Home > My Life in Shambles(20)

My Life in Shambles(20)
Author: Karina Halle

“You’ll get used to it,” Padraig says quietly, leading me over to the living area.

“I heard that!” his grandmother calls out from the kitchen.

The living area is beyond cozy, with a roaring fire at one end, a plush couch, and two doily-accented armchairs. In the middle is an old wooden coffee table littered with brochures and a guestbook. Even if the next few days end up being crazy, at least I can say I stayed in a genuine Irish house in the country.

“Where’s me oul’ man?” he asks. He’s only home for a few minutes and already his accent is deepening.

“He’s in the cottage taking a nap,” she answers from around the corner. “You’ll see him later.”

We sit down on the couch and Padraig puts his arm around me, and I settle into him like it’s second nature, and for a moment there, I really believe this could be real. It feels real, being with him like this. Just easy and casual and protected by his big burly mass in this quaint, cozy home.

Then his grandmother comes out, putting her hands on her hips and stopping in the kitchen doorway, eyeing us. “Now, do ye want a mineral before yer tea?”

A mineral?

“Just tea is fine,” Padraig says.

“Ah, go way outta that. She looks tired. She needs a wee mineral. I’ll get some for ye both.”

She disappears, and I look at Padraig. “A what?”

“Old folk like to force feed it on ye,” he whispers in my ear, causing very inappropriate shivers to cascade down my back. “It’s just 7-Up.”

“Oh.” I never drink soft drinks. My mother never had them in the house growing up, and if I ever indulged she told me I’d just get fatter. Which, in hindsight, was probably a healthy thing to do, even if it didn’t come from a health-conscious place.

Still, when his grandmother delivers us two glasses of 7-Up and says she’s going back to “wet the tea,” I end up drinking half of it in one go. Guess I was thirsty, or perhaps just deprived of corn-syrupy goodness.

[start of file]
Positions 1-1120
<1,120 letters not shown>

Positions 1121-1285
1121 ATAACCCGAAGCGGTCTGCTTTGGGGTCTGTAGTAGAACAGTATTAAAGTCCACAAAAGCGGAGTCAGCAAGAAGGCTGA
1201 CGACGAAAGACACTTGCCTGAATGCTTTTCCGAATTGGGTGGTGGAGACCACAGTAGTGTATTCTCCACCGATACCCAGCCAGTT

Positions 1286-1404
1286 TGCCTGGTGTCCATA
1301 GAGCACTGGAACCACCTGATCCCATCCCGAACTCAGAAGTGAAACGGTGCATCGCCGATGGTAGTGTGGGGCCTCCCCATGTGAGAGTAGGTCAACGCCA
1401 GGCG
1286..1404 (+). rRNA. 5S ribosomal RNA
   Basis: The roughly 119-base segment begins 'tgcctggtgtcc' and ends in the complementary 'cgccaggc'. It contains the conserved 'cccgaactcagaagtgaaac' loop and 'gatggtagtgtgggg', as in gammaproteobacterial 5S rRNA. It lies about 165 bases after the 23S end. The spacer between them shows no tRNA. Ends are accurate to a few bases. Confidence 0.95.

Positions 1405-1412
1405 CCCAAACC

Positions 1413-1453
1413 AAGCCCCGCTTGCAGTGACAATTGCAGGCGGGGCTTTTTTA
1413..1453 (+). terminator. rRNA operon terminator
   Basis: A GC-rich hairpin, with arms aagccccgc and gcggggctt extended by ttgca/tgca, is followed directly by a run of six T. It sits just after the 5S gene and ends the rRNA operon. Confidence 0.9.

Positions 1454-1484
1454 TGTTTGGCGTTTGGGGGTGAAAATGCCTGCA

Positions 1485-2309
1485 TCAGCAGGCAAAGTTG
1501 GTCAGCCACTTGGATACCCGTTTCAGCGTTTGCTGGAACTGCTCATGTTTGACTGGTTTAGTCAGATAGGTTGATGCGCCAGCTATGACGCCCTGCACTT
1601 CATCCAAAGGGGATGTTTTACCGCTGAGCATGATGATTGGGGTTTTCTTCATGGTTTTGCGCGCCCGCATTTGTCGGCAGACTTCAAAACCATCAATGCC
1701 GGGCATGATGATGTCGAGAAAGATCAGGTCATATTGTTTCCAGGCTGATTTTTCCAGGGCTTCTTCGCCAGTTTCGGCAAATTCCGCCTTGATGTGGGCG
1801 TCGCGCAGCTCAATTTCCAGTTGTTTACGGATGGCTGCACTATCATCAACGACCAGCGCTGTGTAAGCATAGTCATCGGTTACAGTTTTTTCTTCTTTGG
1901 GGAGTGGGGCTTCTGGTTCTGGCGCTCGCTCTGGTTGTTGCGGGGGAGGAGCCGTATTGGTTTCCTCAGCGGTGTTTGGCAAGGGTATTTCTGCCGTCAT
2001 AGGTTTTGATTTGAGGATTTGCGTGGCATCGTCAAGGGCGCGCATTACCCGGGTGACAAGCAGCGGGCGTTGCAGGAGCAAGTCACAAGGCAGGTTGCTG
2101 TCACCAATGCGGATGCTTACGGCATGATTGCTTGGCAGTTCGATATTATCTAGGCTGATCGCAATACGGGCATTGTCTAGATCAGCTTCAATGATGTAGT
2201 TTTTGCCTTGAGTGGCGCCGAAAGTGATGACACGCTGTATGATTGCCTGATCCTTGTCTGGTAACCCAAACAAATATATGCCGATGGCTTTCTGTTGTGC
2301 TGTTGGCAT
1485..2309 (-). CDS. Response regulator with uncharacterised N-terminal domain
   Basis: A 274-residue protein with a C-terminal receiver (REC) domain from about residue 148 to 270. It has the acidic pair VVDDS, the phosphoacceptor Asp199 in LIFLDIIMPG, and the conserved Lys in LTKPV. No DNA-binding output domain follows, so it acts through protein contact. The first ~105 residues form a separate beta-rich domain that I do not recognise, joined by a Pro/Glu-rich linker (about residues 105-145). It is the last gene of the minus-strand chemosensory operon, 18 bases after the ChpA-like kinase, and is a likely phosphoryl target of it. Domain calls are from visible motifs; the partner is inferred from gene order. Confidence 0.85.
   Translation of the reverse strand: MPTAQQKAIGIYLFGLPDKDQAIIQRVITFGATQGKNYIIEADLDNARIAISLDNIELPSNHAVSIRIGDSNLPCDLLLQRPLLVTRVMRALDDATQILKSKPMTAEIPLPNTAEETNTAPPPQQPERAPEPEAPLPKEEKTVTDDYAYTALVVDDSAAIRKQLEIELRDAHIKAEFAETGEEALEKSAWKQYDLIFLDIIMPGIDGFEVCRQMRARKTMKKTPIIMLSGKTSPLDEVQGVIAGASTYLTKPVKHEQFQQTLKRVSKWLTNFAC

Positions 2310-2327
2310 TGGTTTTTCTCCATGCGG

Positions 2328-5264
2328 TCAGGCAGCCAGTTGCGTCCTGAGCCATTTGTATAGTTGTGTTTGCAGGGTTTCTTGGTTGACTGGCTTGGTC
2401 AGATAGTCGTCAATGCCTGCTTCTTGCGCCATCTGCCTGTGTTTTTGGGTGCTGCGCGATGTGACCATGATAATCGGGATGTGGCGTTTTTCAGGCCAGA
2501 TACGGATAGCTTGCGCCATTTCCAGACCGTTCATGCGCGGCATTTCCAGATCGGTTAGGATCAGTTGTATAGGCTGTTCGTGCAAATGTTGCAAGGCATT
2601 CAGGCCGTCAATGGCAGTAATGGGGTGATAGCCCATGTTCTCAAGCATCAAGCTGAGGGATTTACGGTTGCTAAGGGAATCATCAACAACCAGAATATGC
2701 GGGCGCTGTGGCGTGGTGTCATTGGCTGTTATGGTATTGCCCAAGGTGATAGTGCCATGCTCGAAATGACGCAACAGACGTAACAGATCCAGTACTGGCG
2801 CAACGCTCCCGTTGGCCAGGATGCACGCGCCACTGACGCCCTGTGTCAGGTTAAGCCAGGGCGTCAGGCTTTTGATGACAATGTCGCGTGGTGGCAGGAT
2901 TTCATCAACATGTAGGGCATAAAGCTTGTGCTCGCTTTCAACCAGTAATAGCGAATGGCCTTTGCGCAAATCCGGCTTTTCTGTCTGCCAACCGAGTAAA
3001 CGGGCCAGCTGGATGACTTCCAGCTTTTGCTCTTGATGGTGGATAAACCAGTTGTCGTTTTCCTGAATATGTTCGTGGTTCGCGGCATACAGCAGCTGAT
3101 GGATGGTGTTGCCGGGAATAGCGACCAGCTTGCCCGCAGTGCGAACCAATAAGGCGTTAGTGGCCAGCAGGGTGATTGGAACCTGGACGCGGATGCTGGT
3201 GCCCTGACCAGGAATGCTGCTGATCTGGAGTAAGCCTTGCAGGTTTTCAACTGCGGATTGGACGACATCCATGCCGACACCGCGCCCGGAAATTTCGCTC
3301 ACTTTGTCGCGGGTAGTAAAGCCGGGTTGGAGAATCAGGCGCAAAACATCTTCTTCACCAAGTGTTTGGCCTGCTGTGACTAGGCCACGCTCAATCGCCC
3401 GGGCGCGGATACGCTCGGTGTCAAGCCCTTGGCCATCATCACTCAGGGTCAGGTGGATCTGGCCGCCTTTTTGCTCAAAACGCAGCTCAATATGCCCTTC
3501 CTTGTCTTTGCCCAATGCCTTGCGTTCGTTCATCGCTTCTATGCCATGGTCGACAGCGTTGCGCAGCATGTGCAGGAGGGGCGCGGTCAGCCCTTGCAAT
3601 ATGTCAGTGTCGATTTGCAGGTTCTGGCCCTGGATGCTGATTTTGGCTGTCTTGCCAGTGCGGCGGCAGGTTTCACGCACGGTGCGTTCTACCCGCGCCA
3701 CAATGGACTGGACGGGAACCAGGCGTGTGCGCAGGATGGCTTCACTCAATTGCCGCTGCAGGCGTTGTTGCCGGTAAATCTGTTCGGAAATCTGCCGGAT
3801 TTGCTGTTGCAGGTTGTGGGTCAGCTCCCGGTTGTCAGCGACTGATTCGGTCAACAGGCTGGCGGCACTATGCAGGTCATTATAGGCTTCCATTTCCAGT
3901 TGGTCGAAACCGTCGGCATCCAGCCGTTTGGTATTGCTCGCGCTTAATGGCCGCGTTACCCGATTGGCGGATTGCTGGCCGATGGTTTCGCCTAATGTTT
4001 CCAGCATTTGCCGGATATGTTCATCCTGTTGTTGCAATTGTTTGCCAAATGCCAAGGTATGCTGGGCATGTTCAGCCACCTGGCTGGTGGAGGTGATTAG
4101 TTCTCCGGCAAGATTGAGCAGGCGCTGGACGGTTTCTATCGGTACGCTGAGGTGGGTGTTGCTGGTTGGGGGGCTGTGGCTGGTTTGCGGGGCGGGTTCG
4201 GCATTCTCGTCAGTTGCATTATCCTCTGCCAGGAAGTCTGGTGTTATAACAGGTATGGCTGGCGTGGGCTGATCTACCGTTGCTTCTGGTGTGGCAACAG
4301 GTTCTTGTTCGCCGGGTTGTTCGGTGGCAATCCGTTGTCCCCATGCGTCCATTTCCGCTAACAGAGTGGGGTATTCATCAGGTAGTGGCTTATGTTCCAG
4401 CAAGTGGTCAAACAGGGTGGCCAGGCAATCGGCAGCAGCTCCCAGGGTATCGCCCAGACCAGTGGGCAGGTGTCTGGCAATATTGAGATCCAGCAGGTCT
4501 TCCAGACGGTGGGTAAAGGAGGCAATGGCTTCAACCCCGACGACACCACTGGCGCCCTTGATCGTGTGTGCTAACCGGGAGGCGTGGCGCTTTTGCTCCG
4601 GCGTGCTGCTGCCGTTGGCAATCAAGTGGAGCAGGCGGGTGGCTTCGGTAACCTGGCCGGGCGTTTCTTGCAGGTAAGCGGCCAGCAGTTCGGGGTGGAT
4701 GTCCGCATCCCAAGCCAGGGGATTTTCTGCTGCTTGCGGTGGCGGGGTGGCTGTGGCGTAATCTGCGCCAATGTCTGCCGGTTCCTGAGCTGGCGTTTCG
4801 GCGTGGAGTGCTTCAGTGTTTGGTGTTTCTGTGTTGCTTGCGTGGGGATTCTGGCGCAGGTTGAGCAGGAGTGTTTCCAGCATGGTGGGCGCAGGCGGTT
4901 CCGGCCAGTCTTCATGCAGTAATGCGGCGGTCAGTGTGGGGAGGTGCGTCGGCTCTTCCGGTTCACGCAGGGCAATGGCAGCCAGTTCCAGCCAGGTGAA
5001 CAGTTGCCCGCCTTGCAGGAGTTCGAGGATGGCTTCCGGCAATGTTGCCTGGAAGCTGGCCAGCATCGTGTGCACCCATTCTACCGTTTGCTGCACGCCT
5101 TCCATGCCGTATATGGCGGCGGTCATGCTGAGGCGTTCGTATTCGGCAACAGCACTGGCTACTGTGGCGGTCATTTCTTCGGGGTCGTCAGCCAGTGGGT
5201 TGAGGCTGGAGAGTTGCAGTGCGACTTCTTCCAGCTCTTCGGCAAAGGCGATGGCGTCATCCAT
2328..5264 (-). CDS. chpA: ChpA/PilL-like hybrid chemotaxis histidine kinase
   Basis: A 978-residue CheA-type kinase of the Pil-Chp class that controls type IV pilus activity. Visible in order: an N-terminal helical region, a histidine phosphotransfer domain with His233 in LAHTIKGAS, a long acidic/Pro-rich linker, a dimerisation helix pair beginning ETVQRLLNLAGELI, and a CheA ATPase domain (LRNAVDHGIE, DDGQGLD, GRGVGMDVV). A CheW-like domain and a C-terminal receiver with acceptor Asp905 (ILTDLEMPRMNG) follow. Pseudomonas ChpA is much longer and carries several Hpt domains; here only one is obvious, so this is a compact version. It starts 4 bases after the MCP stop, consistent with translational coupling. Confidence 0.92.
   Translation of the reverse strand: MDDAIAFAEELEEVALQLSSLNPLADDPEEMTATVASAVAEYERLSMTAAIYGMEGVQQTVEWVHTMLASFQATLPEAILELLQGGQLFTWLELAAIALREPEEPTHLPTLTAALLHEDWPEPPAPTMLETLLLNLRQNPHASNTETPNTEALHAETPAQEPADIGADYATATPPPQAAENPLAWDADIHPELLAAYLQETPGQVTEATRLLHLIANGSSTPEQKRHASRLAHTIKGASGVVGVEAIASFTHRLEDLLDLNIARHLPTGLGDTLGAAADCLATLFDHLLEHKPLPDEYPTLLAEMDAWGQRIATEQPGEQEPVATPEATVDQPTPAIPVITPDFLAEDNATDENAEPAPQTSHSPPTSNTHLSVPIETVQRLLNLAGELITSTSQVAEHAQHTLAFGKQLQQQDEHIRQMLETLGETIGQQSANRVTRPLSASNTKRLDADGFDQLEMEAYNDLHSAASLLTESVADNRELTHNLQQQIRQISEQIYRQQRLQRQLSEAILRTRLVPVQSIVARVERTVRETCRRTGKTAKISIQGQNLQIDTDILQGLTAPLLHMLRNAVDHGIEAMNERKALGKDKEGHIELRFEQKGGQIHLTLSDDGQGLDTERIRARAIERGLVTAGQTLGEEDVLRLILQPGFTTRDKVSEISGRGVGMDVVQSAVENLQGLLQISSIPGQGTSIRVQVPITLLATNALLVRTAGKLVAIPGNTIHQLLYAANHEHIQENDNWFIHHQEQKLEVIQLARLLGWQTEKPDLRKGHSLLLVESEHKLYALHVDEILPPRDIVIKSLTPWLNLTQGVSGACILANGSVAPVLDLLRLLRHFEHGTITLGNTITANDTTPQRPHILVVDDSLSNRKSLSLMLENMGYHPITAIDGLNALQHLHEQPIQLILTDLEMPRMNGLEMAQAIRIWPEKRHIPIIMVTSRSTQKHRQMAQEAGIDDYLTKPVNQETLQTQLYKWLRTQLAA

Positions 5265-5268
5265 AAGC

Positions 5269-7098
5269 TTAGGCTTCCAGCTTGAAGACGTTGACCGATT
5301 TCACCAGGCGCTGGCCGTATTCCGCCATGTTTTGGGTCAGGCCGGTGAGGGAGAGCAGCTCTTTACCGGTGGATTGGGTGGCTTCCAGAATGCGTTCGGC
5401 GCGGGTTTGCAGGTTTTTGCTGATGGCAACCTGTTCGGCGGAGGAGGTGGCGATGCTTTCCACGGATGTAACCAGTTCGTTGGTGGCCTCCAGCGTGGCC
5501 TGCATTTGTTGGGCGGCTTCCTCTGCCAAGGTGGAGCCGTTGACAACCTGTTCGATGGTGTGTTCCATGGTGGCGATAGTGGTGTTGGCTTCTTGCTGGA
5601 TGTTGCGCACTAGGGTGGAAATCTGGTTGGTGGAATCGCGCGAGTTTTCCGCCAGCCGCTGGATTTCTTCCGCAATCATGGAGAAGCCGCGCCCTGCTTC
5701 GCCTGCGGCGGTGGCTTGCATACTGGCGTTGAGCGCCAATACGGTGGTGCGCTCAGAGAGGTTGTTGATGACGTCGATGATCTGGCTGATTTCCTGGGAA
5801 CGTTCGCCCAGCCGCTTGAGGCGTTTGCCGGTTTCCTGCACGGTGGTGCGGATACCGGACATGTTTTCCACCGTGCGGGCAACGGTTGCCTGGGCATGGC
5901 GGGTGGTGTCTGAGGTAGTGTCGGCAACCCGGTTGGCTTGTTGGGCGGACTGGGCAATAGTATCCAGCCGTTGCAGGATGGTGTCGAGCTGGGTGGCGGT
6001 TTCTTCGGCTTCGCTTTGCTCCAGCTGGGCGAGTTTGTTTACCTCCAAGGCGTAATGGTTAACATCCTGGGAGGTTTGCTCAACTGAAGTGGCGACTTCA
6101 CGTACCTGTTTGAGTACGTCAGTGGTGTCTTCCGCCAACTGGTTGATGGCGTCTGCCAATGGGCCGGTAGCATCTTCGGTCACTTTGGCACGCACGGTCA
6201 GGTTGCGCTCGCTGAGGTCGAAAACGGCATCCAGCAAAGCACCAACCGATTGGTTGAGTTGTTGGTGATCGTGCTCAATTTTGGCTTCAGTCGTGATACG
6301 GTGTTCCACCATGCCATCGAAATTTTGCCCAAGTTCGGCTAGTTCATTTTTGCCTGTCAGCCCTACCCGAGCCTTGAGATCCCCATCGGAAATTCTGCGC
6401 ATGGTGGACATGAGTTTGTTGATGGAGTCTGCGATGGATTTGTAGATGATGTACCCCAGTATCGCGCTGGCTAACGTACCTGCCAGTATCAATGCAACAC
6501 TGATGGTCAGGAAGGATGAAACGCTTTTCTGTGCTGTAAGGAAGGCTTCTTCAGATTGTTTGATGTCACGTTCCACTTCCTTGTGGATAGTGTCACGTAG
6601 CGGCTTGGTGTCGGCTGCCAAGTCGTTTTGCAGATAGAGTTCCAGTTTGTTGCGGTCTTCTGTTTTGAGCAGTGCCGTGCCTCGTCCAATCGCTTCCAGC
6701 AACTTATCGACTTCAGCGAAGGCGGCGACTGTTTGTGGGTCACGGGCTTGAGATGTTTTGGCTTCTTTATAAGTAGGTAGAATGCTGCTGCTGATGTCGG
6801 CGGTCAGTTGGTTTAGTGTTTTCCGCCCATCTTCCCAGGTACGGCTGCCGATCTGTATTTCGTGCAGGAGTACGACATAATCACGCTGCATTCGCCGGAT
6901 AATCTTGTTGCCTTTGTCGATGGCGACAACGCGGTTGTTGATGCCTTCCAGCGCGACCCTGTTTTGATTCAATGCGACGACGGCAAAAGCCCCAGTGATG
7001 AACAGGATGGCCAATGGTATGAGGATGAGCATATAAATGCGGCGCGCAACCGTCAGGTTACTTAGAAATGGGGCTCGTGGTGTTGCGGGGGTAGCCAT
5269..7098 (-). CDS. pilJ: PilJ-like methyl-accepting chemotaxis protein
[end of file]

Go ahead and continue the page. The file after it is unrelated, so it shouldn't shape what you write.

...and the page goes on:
By the time she comes out with the pot of tea, I’ve finished the glass. She looks mildly impressed and says to Padraig, “Yea, see, yer wan needed a good mineral. She looks the picture of health already.”

I watch as she pours us tea, her hands remarkably steady. “Now, please, one of ye explain what’s going on here. Padraig, ye never mentioned a lass when we talked and now here she is. This is like hen’s teeth, you know it.”

“Well,” Padraig says, sitting up straighter. He takes his arm out from around my shoulder and puts his hand on my knee. “I have something to tell ye and I’m glad you’re sitting down. I figured I would wait for Dad to wake up…”

“That would take donkey’s years,” she says. “Now, what’s the story, I ain’t getting younger.”

Padraig gives me an anxious smile, squeezing my hand before turning to his grandmother. Here we go. “Valerie isn’t just my girlfriend, Nan. She’s my fiancé. We’re getting married.”

A big, heavy pause fills the air while his grandmother frowns, scrutinizing us. Finally she leans back in her chair and gives us a dismissive wave, looking the other way. “Oh, away with ye. Yer codding me, aren’t ye?”

Padraig laughs gently. “I’m serious. We’re engaged.”